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What lessons can coffee chains take from the independents?

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What lessons can coffee chains take from the independents?

What lessons can coffee chains take from the independents?

Operations and HR Director Lisa Chambers discusses how big coffee chains can emulate the behaviour of independents to improve guest experience.

Traditionally, it’s the big brands that every business wants to emulate; the ones with the proven track records, the large customer base, the tried and tested recipes for success.

But recently, things have been changing in the coffee industry. Large coffee chains are being hit with reports of “brand fatigue”, suggesting they may be becoming victims of their own success as the public tires of seeing the same chains on every high street.

In contrast, independent and small chain coffee shops seem to be flourishing. 74% of those surveyed by the Caffe Culture Show reported a like for like turnover increase last year, and over a third are planning brand expansion in 2016. Consumers may be experiencing brand fatigue when it comes to the big chains, but they’re clearly feeling energised by smaller businesses.

And of course, this trend shift hasn’t escaped the notice of the big chains. Gradually, the practices and habits that help independent shops and small chains thrive are being implemented by their larger counterparts, in an effort to recapture the waning interest of diners.

For instance, independents have long had the edge when it comes to offering guests a more tailored, personal, and authentic experience; simply through serving fewer customers, they are able to spend more time customising the guest experience for each one. It’s something that has understandably always been popular with guests. As our research at HGEM demonstrated earlier this year, people feel most welcome when treated “less like customers and more like guests”.

It’s a sentiment I’ve seen seeping over to the big companies, and it’s effective. The majority of staff at a Caffé Nero’s in my city know my name, and remember my order. It’s a gesture that brings me back to them most mornings, rather than any of the other large chain coffee shops near the office, as they offer me a fast, efficient, friendly service that requires very little effort on my part.

Last year, our Head of Business Development, Ollie Navias, highlighted another key strength of small, independent businesses – the freedom to innovate. As Ollie explained, “new brands can be more agile and quicker to adapt to changes in demand and food trends… They can attract interest by disrupting the status quo; shake up the service offered, make it something that guests return for and make it a recognisable part of the brand image.”

There’s no doubt that in the face of brand fatigue, large coffee chains have been endeavouring to mimic this adaptability and innovation. Costa is expanding beyond standard coffee shop fare and trialling hot food, some Starbucks branches are moving into the evening market with evening menus and alcohol, and Pret is adapting to the surge in vegetarian diners with a vegetarian restaurant in Soho.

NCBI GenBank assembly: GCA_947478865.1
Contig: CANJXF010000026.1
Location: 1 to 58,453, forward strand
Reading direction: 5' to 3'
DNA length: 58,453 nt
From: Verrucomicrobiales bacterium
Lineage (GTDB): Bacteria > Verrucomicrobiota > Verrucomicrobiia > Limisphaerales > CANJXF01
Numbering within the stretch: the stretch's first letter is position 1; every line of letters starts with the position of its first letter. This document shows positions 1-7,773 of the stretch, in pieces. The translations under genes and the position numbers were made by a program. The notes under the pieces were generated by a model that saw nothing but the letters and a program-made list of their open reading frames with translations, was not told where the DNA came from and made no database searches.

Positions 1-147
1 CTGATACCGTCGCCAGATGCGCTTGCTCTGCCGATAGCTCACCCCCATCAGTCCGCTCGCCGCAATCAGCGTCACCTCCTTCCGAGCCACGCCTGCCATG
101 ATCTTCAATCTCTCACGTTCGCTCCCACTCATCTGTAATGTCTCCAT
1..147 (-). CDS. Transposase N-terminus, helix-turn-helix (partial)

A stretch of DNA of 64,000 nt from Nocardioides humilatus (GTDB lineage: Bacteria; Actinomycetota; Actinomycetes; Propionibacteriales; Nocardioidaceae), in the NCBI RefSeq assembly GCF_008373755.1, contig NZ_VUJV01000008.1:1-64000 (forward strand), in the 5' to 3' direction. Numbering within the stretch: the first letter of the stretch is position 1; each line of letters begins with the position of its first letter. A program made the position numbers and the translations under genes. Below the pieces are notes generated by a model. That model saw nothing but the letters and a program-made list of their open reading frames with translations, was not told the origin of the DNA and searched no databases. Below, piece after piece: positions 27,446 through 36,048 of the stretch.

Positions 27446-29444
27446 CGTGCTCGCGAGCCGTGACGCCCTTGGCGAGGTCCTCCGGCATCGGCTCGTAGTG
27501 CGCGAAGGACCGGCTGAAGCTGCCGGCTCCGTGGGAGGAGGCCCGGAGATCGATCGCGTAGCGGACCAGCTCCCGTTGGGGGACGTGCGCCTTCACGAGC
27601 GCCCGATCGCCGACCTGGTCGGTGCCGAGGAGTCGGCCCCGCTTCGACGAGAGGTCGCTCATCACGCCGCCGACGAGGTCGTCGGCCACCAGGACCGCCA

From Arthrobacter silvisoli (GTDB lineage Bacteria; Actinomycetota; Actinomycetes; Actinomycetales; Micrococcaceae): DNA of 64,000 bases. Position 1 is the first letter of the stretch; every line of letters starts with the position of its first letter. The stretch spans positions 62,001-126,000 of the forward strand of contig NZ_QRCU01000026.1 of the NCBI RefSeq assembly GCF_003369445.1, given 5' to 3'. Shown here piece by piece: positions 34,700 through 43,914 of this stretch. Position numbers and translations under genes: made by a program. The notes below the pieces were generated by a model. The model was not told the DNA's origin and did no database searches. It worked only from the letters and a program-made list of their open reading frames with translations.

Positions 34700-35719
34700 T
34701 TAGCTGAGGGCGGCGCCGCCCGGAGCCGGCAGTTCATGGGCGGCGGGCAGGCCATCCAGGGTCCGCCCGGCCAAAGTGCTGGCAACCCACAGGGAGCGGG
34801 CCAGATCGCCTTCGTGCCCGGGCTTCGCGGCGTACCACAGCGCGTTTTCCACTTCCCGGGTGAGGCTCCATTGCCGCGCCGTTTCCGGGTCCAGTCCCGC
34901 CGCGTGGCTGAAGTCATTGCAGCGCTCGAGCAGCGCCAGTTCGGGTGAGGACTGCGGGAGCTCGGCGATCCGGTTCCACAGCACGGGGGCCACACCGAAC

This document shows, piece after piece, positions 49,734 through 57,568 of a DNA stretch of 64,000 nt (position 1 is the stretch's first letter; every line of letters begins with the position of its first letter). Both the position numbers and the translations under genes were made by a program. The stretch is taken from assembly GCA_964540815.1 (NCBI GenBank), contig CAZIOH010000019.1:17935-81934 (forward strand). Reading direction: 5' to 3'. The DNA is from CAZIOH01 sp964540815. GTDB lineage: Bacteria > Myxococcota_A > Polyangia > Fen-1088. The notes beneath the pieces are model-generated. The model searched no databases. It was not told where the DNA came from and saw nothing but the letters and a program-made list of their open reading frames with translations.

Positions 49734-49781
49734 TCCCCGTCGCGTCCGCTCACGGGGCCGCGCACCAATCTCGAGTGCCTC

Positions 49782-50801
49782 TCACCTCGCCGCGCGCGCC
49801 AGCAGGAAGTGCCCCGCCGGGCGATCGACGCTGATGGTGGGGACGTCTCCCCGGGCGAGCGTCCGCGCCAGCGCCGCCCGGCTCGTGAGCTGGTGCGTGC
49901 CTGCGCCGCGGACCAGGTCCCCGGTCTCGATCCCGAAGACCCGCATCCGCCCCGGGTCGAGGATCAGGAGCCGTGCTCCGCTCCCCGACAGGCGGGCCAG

But as flexible as big chains are trying to be, there are still a few lessons left for them to take from the smaller chains and independents. For example, generally the focus is much more on delivering quality over quantity in independent venues, allowing them to experiment with unusual blends or new varieties of coffee, and bring in their ingredients from local or ethical sources. Employee retention is often better, allowing for a more in depth knowledge of the menu and an ability to advise and recommend drinks for the customer, as well as discuss the products with knowledgeable guests.

In addition, the ability of the staff to make unilateral, independent decision is often hindered in a strict corporate structure, whereas often in independent coffee shops the servers are empowered to make decisions regarding guest experience on the spot, without having to double check with managers and supervisors first. Worse still, of course, is when management have authorised this independence, but staff don’t have the confidence or knowledge to action it and are left floundering.

Living in a city with a large number of fantastic independent coffee shops, I personally visit both these and the larger chains when looking for a coffee fix. Caffé Nero is my choice of venue first thing in the morning, when I’m simply looking for a quick drink I can grab en route to work. I’m looking for a consistent and fast service.

However, if I want to sit in, I will pick an independent coffee shop every time. I appreciate being in a cafe where you can see the vision and the values of the founder in the staff and décor. It’s an atmosphere that encourages me to linger and appreciate the coffee experience, rather than order a drink and be off. I spend more, I bring my friends, and I recommend it to others. The coffee passion that is demonstrated in some independent coffee houses in Bath is more addictive than the caffeine!

These are potentially difficult hurdles for the large operators to overcome, needing a shift in employee mind set rather than company policy. It is, however, not an impossible task. At HGEM, we recently discovered the unsurprisingly huge impact staff training has on guest satisfaction and spend. At the same time, it was revealed that independent operators are storming ahead when it comes to staff training, with 35% of guests believing they have the best trained staff, compared to the 27% who thought that chains did. More investment in the education and training of staff will allow coffee chains to wake guests from their brand fatigue.

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